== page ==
The discovery of the planet Uranus .. Herschel wanted to give the gas giant the name George III

German-born astronomer William Herschel discovered Planet Uranus The seventh planet of the solar system Herschel’s discovery of a new planet was the first discovery of this kind in the modern era, and the first that was discovered using a telescope, which allowed Herschel to distinguish Uranus as a planet and not as a star, as previous astronomers believed, and this discovery was made for him On this day, March 13, 1781.

Herschel, who later received a knighthood for his historical discovery of the planet he discovered, named the planet Georgium Sidus or “Georgian Planet” in honor of King George III of England, however German astronomer Johann Bode suggested the name “Uranus” for the celestial body in order to conform to the names derived from The classical myths of the other known planets where Uranus was the ancient Greek god of the sky, and the ancestor of the Olympian gods according to ancient Greek mythology.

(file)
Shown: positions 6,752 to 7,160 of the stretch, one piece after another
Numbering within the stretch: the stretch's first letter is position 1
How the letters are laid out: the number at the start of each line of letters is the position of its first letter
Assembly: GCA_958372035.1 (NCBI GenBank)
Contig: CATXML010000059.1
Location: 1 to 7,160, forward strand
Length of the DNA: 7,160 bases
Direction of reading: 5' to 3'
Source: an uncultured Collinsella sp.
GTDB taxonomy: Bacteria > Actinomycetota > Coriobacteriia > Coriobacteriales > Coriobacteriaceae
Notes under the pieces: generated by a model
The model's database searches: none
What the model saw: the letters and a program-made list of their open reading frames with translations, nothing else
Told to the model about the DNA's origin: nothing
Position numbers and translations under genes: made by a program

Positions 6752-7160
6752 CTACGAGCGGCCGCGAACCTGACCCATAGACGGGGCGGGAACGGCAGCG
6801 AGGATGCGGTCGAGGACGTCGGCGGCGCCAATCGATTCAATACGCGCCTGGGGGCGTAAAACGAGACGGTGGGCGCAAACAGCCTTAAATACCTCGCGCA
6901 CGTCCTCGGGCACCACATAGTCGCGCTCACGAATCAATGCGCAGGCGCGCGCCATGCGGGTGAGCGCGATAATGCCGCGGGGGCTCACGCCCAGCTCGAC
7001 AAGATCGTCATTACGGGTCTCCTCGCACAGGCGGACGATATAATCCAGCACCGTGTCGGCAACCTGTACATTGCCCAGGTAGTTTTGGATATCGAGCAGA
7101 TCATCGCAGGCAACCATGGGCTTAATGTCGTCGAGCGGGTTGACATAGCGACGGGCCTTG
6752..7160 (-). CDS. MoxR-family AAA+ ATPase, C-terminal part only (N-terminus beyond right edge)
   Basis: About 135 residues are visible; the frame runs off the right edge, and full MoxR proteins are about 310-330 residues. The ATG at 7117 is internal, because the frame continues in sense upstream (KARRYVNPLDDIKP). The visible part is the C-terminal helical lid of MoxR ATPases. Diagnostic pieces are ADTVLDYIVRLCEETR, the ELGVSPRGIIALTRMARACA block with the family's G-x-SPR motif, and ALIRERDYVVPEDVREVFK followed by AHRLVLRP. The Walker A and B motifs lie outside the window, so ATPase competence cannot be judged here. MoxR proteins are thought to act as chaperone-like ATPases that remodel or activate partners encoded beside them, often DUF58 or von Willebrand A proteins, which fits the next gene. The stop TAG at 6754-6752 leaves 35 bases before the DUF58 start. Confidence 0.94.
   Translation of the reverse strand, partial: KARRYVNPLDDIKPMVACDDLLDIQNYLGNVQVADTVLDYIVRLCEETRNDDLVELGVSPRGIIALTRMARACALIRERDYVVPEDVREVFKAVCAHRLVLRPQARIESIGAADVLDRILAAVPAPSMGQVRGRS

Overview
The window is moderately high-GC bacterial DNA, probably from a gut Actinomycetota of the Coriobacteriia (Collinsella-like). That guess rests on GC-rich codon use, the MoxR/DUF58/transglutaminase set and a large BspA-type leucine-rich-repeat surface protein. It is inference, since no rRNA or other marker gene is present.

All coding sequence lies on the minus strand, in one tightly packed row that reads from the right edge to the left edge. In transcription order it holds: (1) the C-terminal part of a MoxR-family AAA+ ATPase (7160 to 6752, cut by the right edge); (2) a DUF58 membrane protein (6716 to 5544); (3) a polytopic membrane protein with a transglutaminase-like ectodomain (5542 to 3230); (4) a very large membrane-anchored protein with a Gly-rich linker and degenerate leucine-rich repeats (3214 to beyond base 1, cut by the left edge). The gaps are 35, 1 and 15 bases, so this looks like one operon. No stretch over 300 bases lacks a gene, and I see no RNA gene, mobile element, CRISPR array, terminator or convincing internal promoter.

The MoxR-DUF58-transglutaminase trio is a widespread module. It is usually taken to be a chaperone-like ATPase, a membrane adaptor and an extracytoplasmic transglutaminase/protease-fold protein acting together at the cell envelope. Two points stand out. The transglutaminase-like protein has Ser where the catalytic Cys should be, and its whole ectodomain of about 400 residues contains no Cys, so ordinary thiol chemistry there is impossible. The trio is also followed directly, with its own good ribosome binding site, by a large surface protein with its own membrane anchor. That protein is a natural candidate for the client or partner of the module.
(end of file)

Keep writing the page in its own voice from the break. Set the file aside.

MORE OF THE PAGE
By the mid-nineteenth century, this name, the planet Uranus, was the widely used name for the seventh planet in the solar system, according to the website History.

But what about the physical properties of this planet? The planet Uranus is a gas giant like Jupiter and Saturn and consists of hydrogen, helium and methane, and it is the third largest planet in terms of size in the solar system.

The planet Uranus revolves around the sun once every 84 Earth years and is the only planet that rotates perpendicular to its solar orbital plane.

In January 1986, the American spacecraft Voyager 2 visited the planet, discovering 10 additional moons of the five already known, and a system of faint rings around the gas giant Uranus.

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